Jeffrey Herf opens the discussion with a clear recognition that the West is not monolithic. On the contrary, it has always involved multiple cultural traditions. While some strands have had disastrous results, others have in fact triumphed over tyranny and spread human freedom: Nazi Germany built on Western legacies, but so did the Allied effort to oppose it. The failures of the Western tradition do not cancel out its achievements and prospects: the history of slavery is not somehow proof of the impossibility of freedom. Understanding this potential in the West and the role of the United States in leading it, Herf worries about the invisibility of the West in American university history curricula, particularly given the continued indispensability of the United States as a force for good in the world. In his words: “The United States must lead what we can still call the free world, or else the liberal international order will not be effectively defended. The defense of the better traditions of ‘the West,’ those of individual liberty, equality of citizenship, the rule of law, political and intellectual freedom, of pluralism and compromise as a tradition depends now, as much as it did during World War II and the Cold War, on the willingness of the United States to lead.” This is the strong case for the West: despite undeniable failures, a history of true and significant accomplishments reflecting a realization of values, rooted in tradition, and in the past century driven by American leadership.

Yet there are cogent critics of this account. While Herf insists on the necessary role of the West and U.S. leadership, Michael Kimmage provides a sobering alternative, a lucid argument regarding a hypothetical decline of the West as a factor in U.S. culture and politics. Do Americans still really see themselves as part of something called the West? Once they certainly did. The emergence of the United States as a world power during the First World War overlapped with an American educational culture that was decidedly European and historical in its orientation. These tendencies converged dramatically in the first three post-FDR presidencies, all decidedly Western, even if with different nuances. Those American leaders and their public understood the United States as embedded in a tradition, which it had a responsibility to preserve and defend. (The widespread study of Latin in public high schools was a clear expression of this self-understanding.) According to Kimmage, that era has passed. The experience of the Vietnam War ended the political self-confidence of the West, and a combination of multiculturalism (which he views effectively as an inward turn toward U.S. minorities) and globalization (a turn beyond Europe) undermined the privileged place of the West in American education. He therefore concludes with the stark verdict that the term will soon only have antiquarian significance. The West will quickly be forgotten, he claims, and with it the traditional foundation for American leadership. In a similar vein, Charles Hill presents, in a rhetorical tour de force, a dystopic retrospective on the West, which once represented a combination of ideas and politics that aspired to extraordinary brilliance but which failed due to its own internal flaws. The hyperbole of Hill’s narrative and its crushing discouragement suggest that it is intended as a warning rather than as a summative judgment. Yet even if it is a literary satire, his vision is unsparingly bleak, and his prospects for the West are slim, unless a dramatic reversal of fortune takes place. Kimmage and Hill are the challengers to Herf’s ambitions.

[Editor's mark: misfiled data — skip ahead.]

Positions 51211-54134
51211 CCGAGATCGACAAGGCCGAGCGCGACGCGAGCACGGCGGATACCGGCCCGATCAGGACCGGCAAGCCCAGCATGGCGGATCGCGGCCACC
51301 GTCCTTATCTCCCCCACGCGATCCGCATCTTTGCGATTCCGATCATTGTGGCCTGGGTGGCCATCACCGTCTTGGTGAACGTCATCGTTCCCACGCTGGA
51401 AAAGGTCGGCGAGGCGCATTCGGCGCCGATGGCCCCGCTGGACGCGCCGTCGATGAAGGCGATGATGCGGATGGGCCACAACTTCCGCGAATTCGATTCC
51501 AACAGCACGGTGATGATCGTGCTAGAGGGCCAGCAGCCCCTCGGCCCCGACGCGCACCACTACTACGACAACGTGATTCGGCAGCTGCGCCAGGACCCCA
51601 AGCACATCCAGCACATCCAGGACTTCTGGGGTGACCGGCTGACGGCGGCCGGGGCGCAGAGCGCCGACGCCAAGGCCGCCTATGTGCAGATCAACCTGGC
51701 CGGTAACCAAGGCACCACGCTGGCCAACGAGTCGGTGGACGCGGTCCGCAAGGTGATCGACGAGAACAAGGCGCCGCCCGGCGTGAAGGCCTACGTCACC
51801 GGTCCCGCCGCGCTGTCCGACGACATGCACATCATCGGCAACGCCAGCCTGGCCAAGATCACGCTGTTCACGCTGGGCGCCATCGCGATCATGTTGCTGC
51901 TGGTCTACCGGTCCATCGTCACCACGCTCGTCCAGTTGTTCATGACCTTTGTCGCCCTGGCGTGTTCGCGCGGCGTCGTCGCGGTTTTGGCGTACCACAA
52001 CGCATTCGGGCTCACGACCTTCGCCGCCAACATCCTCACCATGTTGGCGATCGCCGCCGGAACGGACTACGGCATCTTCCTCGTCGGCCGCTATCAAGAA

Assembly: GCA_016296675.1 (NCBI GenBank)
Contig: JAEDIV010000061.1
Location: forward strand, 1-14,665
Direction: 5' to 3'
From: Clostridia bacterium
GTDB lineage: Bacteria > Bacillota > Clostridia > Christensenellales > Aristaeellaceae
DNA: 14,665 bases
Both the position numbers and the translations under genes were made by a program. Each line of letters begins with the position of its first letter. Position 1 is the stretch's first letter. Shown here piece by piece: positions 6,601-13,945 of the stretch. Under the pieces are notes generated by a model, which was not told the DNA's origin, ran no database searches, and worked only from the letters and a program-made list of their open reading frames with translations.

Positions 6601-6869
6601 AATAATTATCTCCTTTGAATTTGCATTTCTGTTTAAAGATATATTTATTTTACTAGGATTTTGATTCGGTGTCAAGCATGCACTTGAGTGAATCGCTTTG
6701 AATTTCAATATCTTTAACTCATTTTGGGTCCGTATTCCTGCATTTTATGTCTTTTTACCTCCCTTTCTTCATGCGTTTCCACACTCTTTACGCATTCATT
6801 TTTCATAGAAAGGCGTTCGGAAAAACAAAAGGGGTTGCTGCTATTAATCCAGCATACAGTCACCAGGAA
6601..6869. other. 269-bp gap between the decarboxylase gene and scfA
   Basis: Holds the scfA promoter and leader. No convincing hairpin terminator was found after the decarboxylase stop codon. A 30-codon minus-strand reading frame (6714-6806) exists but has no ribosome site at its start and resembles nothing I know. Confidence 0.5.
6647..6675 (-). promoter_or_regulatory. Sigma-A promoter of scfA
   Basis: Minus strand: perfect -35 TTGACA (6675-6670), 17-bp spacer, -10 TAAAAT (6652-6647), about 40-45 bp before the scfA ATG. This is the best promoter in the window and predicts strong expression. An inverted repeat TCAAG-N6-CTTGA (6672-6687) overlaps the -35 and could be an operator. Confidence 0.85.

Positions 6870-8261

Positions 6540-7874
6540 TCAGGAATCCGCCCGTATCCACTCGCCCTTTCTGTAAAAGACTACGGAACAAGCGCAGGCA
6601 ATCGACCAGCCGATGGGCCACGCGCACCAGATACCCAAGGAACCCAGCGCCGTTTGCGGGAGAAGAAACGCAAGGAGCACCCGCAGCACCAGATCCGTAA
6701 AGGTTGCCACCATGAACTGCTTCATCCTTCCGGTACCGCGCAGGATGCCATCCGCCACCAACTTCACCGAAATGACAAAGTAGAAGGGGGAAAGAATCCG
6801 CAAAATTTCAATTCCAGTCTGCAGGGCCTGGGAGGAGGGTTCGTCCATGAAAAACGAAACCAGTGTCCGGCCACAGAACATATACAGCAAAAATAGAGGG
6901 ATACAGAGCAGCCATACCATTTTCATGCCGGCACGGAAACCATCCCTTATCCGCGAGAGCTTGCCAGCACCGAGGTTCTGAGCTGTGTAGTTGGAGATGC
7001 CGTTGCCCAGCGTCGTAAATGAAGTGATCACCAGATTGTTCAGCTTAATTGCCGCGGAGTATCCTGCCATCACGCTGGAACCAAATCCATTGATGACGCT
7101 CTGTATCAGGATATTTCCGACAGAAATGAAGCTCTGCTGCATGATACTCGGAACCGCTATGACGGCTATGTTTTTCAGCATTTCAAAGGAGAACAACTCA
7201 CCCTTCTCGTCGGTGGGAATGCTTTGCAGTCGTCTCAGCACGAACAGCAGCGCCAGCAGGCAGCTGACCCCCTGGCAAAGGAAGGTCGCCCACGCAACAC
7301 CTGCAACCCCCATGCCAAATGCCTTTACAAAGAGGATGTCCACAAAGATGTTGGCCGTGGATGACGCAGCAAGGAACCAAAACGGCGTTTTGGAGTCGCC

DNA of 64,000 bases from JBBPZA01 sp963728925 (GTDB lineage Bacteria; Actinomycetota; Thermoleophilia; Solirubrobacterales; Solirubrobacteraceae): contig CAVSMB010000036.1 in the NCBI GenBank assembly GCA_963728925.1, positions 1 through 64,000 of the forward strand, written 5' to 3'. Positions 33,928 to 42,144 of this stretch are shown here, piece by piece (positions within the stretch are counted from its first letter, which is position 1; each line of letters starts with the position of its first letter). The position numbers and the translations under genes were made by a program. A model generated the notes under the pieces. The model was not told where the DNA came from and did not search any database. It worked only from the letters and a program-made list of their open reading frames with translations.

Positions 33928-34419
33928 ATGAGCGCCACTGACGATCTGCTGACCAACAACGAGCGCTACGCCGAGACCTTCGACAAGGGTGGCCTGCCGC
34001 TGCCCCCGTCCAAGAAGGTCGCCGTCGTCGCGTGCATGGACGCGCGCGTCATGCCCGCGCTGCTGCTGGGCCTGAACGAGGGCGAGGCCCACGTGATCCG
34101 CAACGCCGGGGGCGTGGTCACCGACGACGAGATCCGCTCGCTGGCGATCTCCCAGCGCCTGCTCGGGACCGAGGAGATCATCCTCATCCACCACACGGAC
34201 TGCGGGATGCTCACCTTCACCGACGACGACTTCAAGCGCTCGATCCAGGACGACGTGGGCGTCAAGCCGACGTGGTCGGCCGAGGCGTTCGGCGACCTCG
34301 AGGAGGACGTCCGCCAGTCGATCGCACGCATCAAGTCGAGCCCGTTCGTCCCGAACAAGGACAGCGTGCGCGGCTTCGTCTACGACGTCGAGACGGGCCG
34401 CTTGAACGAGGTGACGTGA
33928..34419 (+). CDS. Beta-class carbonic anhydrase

As a philosophical agenda, the West draws on the liberal tradition. However, as a political project, the West involves state power and the formation of an interstate alliance. Is there some tension between the liberalism of individual rights and its unavoidable corollary, the politics of state power? David Pan gets at this question through a reading of two German political thinkers, Jürgen Habermas as the theorist of the liberal public sphere and communicative rationality, and Carl Schmitt with his focus on the originary violence of political order. Even liberal democratic states depend on force; even the rational West has to be able to recognize its opponents and decide to resist them. Advocates for democracy should be prepared to defend it, but the deployment of violence is not inherently democratic: engaged in battle, soldiers do not call for a vote with the enemy. As Clausewitz underscored, the goal of war is the imposition of one’s will on the adversary, not a polite conversation among equals. Furthermore, a key point in Pan’s account involves a reading of Goethe’s bildungsroman, Wilhelm Meister, and how it famously stages the conflict between bourgeois life, i.e., liberal democratic culture, and the aesthetic representation of power. Pan’s account thereby highlights some of the immanent tensions within the West. Even democratic states require power and strategies of representation. Luca Castellin’s essay continues with similar themes of power in his portrait of Reinhold Niebuhr and his evaluation of the American role in history in the aesthetic terms of an ironic discrepancy between virtue and realism. For all of its ideals, the West is not a suicide pact and has to be prepared to use force to defend itself. The question from the 1930s may become germane again: do democracies have the will to fight?